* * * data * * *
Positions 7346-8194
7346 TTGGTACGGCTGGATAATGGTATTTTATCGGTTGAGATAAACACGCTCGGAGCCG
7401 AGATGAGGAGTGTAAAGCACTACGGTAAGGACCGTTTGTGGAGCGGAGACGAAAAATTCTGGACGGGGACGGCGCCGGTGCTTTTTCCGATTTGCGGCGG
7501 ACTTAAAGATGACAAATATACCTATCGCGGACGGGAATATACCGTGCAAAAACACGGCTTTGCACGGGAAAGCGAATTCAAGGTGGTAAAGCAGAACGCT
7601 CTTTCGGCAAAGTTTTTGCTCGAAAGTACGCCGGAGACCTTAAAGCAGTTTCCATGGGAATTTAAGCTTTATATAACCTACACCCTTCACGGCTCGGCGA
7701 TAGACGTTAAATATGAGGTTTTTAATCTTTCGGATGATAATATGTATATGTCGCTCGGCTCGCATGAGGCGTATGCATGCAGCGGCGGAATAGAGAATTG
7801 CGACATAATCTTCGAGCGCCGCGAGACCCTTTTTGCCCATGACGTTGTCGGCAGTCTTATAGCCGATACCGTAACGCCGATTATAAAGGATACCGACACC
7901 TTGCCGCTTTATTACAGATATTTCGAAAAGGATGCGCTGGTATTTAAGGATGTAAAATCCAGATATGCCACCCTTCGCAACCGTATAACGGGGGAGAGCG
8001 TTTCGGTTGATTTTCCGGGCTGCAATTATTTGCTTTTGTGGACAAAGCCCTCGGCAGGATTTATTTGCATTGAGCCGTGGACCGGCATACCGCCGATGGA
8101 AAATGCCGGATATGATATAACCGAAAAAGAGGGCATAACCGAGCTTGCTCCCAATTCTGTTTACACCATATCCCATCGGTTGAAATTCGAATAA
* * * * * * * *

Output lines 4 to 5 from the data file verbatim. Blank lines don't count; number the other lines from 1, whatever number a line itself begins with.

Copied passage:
7501 ACTTAAAGATGACAAATATACCTATCGCGGACGGGAATATACCGTGCAAAAACACGGCTTTGCACGGGAAAGCGAATTCAAGGTGGTAAAGCAGAACGCT
7601 CTTTCGGCAAAGTTTTTGCTCGAAAGTACGCCGGAGACCTTAAAGCAGTTTCCATGGGAATTTAAGCTTTATATAACCTACACCCTTCACGGCTCGGCGA